Warning

 

Close

Confirm Action

Are you sure you wish to do this?

Confirm Cancel
Member Login
Site Notices
9/22/2017 12:11:25 AM
Posted: 1/20/2006 8:15:09 AM EDT
You are in church, legally carrying your gun, (This happened in Maryland were getting a CCW is next to impossible.) and the following goes down. What do you do.

http://www.speroforum.com/site/print.asp?idarticle=2370

Armed gunman holds up church during service


Armed robbery during worship service jolts congregation


Monday, January 09, 2006
Melissa Lauber


An armed gunman interrupted the evening service on New Year's Day at Mount Zion United Methodist Church in Bel Air, Md., shocking the congregation as he robbed them of an undisclosed amount of cash and valuables.
Most disturbing to the congregation was the intruder's use of three children present to gather up the wallets and purses.

"He had to be desperate to be waving a gun at children," said the Rev. Craig McLaughlin, the church's pastor. "That was evil. I was thinking of the Scripture passage, 'The gates of hell shall not prevail against the church.' Evil will not stop people from serving God."

Those thoughts filled McLaughlin's prayers as he sat in the front pew of the contemporary service, praying for his congregation to remain quiet and calm.

The people did just that. "They were mature and godly. They did exactly the right things," McLaughlin said. "At first, people didn't know exactly what was going on, but it became evident pretty quickly that this was a robbery, that this was real."

It was shortly after 6:30 p.m. when the man, wearing a ski mask and dark clothes, burst into the church and began waving a gun around, the pastor said.

The gunman seemed nervous and yelled a great deal. He ordered three brothers, ages 6, 8 and 11, and their father to collect purses and wallets. At least eight of the 50 people present were robbed. After ordering the congregation to the front of the church, the gunman fled and a handful of people called the police on their cell phones.

Police estimated the incident lasted about 10 minutes.

Before the police arrived, McLaughlin led the congregation in prayer, asking that God would change the heart of the robber.

Speaking to local and national media, members of the congregation expressed shock and disbelief and said their church would have provided the man with assistance if he had asked.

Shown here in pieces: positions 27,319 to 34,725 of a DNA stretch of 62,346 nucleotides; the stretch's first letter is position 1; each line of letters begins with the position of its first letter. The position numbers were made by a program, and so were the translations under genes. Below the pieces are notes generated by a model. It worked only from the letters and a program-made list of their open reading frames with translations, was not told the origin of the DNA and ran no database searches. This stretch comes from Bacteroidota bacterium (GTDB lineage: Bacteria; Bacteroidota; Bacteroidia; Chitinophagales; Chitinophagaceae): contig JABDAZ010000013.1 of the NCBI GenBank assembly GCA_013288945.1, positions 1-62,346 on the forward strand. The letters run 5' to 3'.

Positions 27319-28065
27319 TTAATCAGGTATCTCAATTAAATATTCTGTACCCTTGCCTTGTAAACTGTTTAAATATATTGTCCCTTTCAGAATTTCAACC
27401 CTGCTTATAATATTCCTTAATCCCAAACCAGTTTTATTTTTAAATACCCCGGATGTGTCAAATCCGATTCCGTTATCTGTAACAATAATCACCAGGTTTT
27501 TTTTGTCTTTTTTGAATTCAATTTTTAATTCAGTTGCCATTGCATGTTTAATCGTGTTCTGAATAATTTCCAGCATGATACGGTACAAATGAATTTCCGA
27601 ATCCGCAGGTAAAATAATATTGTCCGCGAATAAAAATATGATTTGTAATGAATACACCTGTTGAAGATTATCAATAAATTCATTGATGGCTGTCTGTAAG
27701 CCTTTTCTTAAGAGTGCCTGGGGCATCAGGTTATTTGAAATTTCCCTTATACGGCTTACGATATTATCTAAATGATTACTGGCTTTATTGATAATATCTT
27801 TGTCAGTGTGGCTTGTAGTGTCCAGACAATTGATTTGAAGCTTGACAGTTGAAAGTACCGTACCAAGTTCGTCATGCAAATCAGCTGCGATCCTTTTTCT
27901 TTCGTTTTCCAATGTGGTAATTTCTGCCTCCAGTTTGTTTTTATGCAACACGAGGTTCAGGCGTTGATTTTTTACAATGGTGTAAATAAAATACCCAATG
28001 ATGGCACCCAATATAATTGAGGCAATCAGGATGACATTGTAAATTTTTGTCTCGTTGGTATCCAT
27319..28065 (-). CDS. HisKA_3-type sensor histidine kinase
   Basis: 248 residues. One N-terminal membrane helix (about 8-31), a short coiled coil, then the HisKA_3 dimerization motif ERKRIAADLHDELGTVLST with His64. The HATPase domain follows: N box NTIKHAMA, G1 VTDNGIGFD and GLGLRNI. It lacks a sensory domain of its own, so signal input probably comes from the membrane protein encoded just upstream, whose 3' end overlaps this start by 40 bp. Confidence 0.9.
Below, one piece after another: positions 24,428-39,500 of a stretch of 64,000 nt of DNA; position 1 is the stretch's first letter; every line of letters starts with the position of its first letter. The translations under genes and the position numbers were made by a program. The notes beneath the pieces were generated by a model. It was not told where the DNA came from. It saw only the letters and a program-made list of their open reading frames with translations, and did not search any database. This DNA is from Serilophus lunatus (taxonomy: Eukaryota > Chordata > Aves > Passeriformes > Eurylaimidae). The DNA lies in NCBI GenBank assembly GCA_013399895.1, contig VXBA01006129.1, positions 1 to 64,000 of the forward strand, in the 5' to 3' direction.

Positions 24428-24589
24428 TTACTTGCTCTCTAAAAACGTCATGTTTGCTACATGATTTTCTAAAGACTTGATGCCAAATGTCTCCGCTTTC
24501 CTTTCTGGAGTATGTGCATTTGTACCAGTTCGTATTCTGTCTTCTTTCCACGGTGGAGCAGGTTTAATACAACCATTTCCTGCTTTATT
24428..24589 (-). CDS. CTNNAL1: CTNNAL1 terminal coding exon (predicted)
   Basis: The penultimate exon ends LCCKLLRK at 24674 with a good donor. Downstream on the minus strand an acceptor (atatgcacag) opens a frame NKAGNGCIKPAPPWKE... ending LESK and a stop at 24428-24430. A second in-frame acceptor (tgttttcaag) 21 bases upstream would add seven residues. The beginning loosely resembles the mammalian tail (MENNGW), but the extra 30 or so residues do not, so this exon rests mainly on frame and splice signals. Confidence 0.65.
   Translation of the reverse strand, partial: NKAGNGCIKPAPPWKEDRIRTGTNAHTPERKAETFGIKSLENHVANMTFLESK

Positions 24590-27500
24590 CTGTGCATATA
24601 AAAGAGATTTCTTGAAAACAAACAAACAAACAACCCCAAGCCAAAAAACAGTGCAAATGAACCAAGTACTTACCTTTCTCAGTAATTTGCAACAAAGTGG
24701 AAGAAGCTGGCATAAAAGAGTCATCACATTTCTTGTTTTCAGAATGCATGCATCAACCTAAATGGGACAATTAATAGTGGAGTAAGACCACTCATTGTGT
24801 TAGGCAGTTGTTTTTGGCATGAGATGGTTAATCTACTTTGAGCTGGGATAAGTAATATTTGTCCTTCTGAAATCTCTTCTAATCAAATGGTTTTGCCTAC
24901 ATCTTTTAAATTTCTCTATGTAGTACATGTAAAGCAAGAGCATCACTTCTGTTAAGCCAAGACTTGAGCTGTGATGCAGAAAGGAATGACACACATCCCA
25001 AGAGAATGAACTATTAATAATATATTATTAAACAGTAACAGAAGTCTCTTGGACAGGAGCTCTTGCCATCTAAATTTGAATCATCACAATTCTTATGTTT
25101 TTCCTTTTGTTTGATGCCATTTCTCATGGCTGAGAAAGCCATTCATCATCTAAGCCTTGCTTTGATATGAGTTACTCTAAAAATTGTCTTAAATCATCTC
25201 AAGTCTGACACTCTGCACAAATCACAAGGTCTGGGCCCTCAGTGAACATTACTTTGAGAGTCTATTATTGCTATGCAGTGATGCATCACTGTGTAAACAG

The church is known in the area for its generosity, tithing at least 30 percent of its income to outreach efforts, and building and maintaining an orphanage in Namibia, along with a variety of other ministries. In March, the church will consecrate a new, larger building for worship.

In the week following the robbery, some United Methodists in the area have expressed "fear and concern," said the Rev. Barry Hidey, pastor of nearby Bel Air United Methodist Church.

Some churches are taking precautions, like training ushers in security procedures, asking church members to leave valuables at home and suggesting they make their offerings by direct deposit, if it makes them more comfortable.

"The best defense against harm is to have a busy, active church, filled with people who talk to others and meet and talk with people they do not know," Hidey said.

The Rev. C. Anthony Hunt, superintendent of the Baltimore-Harford District, praised the way the Mt. Zion congregation demonstrated discipleship following the robbery.

In a letter to the pastors on his district, Hunt shared that there was also a burglary at a parsonage in Baltimore over the Christmas weekend.

"I believe these incidents point to the tremendous pain incumbent in our world, and thus the need for the Resurrected Christ in times like these," he wrote. "I encourage you, during your times of worship this weekend, to lead your congregation in prayer for all of those affected by these (and other) forms of violence."

When talking with the media about this event, McLaughlin has shied away from words like "rallying around" because they don't express the faith component that seems to underlie the congregation's response. "But there is a sense in the congregation that we are going to be in our sanctuary," he said.

"I feel like this confirms why we do what we do. We lift up Jesus. Without Jesus, this is a world where people end up pointing guns at little children. We are not going to give into a spirit of fear."

Lauber is an associate editor for the Baltimore-Washington Conference. UMNS News


Top Top